However, a still better measure would be to describe the cleaning of the whole body equilibrated concentration Ceq. This so-called whole body clearance Kwb (or Keq) is defined as the removal rate divided by the equilibrated concentration Ceq. Moreover, due to the relationships between the corresponding urea concentrations, we obtain the following relationships between the clearances:
K>Keff>Keq

Since it is relatively difficult to measure the pool concentrations CL and CH there is no straightforward way to measure the equilibrated concentration Ceq, and consequently, the whole body clearance Kwb is also difficult to estimate. One possibility to measure the equilibrated concentration Ceq is to wait until the concentrations have equilibrated after the treatment. However, this takes relatively long time (half an hour up to one hour) and is therefore impractical.

The interest in the whole body clearance Kwb originates from the fact that this measure describes the cleaning effect of the dialyzer on the body, whereas the dialyzer clearance K and the effective clearance Keff constitute descriptions of the cleaning capacity of the dialyzer and the dialyzer together with the heart-lung system η and λ respectively. The dialyzer clearance K is known from the dialyzers data sheet, and the relationship between this measure and the effective clearance Keff is given by the expression:

K eff = K 1 + K / Q
where Q is the total systemic blood flow, i.e. Q=QL+QH. Unfortunately, the relationship between the effective clearance Keff and the whole body clearance Kwb is much less trivial.

It is nevertheless possible to study the theoretical relationship between the pool concentrations CL and CH. Setting up a mass balance equation for each of the two pools of volume VL and VH leads to a system of two coupled first order differential equations for the concentrations CL and CH. If we include the effect of a constant ultrafiltration rate, the pool volumes VL and VH will decrease linearly over time, and the differential equations for the concentrations CL and CH will have variable coefficients.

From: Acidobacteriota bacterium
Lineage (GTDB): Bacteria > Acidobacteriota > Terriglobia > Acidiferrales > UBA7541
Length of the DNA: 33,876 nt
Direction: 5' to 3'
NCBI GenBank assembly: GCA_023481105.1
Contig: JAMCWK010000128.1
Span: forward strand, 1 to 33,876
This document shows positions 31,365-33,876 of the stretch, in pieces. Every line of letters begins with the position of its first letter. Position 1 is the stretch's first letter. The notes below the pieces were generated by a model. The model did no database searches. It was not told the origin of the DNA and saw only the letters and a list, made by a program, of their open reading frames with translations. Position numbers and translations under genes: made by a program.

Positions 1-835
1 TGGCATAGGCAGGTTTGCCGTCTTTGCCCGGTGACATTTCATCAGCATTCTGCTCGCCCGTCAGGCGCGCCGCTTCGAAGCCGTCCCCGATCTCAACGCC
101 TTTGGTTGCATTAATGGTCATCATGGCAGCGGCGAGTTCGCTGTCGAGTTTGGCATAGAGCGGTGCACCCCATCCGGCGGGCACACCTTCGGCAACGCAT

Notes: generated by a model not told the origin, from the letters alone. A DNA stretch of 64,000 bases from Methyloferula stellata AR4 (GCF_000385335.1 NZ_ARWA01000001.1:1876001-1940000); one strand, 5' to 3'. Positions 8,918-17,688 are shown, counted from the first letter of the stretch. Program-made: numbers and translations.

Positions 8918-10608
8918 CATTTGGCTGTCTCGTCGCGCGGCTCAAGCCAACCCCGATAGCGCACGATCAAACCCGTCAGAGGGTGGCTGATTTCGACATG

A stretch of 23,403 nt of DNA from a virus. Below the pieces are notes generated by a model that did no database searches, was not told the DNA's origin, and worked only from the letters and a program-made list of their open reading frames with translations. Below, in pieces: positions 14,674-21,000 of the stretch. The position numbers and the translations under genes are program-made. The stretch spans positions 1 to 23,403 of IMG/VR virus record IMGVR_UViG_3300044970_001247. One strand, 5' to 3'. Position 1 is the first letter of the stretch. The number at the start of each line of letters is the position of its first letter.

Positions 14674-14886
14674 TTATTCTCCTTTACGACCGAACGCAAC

Daugirdas and Schneditz have managed to solve these equations for the case when the urea generation in the pool volumes VL and VH was included. Daugirdas and Schneditz studied the impact on the rebound of urea after treatment, i.e. the magnitude of the equilibration of urea concentrations after the treatment. However, the volumes VL and VH were allowed to vary, which in turn, led to a non-steady state relationship between the pool concentrations CL and CH. Thus, a reliable estimate of the whole body clearance Kwb could not be obtained.

The U.S. Pat. No. 6,258,027 discloses a method and a device for calculating dialysis efficiency with respect to a mass exchange of a solute in a fluid. However, no measure is determined which reflects the whole body clearance of the dialyzer on a patient.

SUMMARY OF THE INVENTION

The object of the present invention is therefore to alleviate the problems above and thus accomplish an improved estimation of the whole body clearance of the dialyzer on a particular patient and enabling identification of cases where an improvement is necessary, and probably possible.

According to one aspect of the invention, the object is achieved by the initially described method of estimating a process efficiency, wherein a whole body clearance ratio is determined, which expresses how well the patient responds to the potential cleaning capacity of a dialyzer.

An important advantage attained by this strategy is that the whole body clearance ratio provides an adequate measure of the actual usefulness of the dialysis treatment. Since each patient has his/her own characteristic response to a particular treatment, it is otherwise very difficult to determine the specific benefit of the dialysis process.

According to a preferred embodiment of this aspect of the invention, the whole body clearance ratio is determined by: measuring a final blood urea concentration, either immediately, or approximately one minute after the end of the treatment; measuring an equilibrated blood urea concentration no earlier than approximately one half hour to one hour after the end of the treatment; and dividing said final blood urea concentration by said equilibrated blood urea concentration. Thereby, a reliable measure is found, which reflects the process efficiency with respect to the patient.